Mining and oil companies present some of the toughest challenges for ESG investors. With climate change top of the agenda after the UN Climate Action Summit in New York in September, companies that are actively contributing to greenhouse gas emissions are on the back foot.
Firms such as Exxon Mobil and BHP, some of the largest in the world by market capitalisation, may be spending heavily to promote the idea that they are moving towards a sustainable future, but they are struggling to convince a sceptical public.
The managers of the BlackRock Energy and Resources Income Trust (BERI) argue the public perception that these are “bad” companies is hard to shift – and it’s weighing on share price valuations. “The mining sector doesn’t do a good enough job of promoting what it does,” argues co-manager Tom Holl.
Scope for Change
Investors are now focusing on these “scope 3” – or indirect- emissions to get a better picture of the total carbon footprint of a company.
“Scope” is a reporting system that takes into account a number of different factors (not just basic metrics such as how much coal a firm extracts from the ground) in order to measure a firm’s carbon emissions more accurately. This makes it easier for stakeholders – lobbyists, fund groups and private investors – to pin down what changes they want to see.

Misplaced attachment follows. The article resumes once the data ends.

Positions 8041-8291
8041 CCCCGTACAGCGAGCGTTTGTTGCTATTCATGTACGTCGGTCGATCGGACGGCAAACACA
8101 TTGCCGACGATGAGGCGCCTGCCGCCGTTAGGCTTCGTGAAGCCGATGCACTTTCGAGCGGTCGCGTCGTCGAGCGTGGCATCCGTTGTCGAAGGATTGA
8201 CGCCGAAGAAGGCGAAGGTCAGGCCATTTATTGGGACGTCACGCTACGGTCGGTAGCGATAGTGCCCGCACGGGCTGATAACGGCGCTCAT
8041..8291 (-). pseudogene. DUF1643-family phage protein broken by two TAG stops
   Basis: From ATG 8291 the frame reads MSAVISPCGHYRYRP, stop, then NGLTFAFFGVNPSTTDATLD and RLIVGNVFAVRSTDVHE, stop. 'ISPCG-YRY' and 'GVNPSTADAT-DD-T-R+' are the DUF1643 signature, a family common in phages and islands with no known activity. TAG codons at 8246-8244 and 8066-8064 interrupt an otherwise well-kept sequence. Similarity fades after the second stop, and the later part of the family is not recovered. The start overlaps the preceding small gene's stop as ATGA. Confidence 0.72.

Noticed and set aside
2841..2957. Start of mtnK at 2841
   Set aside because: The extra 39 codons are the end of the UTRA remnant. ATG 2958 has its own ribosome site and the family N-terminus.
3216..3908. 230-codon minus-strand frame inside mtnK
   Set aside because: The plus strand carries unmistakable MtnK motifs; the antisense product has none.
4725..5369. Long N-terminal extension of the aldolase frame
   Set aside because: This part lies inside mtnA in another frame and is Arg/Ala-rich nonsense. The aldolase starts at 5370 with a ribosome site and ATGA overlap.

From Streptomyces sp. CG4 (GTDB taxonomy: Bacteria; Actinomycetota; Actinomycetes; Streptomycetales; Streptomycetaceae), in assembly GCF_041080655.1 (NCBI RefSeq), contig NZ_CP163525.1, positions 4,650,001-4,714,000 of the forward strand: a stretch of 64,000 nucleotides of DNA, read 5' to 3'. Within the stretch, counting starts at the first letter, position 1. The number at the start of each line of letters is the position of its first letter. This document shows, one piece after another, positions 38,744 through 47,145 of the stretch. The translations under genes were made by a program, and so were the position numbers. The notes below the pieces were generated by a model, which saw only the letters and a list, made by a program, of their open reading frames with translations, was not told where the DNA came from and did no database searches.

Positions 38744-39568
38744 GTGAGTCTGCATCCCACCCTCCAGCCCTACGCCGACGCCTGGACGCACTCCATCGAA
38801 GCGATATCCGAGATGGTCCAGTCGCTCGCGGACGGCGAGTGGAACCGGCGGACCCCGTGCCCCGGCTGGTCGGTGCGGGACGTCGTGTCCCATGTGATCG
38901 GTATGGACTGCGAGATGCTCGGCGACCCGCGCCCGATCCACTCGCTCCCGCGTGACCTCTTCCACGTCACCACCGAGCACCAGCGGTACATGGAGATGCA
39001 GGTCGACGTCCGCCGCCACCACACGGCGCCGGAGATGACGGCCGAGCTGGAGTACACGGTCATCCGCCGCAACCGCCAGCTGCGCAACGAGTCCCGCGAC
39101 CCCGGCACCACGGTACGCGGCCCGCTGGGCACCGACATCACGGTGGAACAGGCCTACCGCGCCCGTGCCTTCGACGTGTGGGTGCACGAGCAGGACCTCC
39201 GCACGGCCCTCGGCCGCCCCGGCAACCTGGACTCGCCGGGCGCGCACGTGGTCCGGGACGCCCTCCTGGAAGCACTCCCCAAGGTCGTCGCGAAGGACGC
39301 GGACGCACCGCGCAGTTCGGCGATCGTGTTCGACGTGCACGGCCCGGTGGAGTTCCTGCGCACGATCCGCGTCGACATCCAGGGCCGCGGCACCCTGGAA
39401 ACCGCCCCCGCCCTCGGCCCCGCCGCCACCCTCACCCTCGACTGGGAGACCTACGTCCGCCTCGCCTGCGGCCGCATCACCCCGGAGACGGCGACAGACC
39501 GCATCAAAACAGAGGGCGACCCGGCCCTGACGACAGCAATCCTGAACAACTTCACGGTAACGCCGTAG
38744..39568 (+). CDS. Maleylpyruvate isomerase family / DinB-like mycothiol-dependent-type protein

For example, a mining company extracts coal (scope 1), but scope 3 takes in the carbon emissions that are being produced in transporting it and then burning it in a power station.
Scope 3 also covers a wider range of harmful impacts – how many flights are company executives taking every year? Mining extracts metals that are used in smartphones, but do these products end up in landfill?
FTSE 100 diversified miner BHP (BHP), which is listed in the UK and Australia, has recently stolen a march on rival Rio Tinto (RIO) by saying it will include Scope 3 emissions in its new sustainability goals, while lobby groups in Australia are pushing Rio to follow suit.
Can an energy fund with large holdings in oil and mining firms also be sustainable? BlackRock Energy & Resources Income Trust managers think so. Just under 7% of the trust is focused on “energy transition” – but 58% is focused on mining and 41% on energy, which includes exploration and production giants such as Exxon Mobil.
BHP is the biggest holding in the trust, accounting for 7.8% of assets, Shell makes up 6.7%, BP 5.4%, Chevron 5.4%, Rio Tinto 5.1% and Exxon Mobil 4.9%. The energy transition segment of the trust is investing in companies such as those making batteries for electric vehicles (EV) in China.
Co-manager of the trust Tom Holl argues that these firms still have a central role to play in the global economy, whether the public likes them or not: “Investors realise that hydocarbons form an important part of the energy mix today and in our future”, he says.
While you might think a mining company would struggle to tick the “S” – the social – box of ESG, Holl points to initiatives in these developing countries, such as schooling, healthcare and housing as examples of where mining companies fulfil the criteria.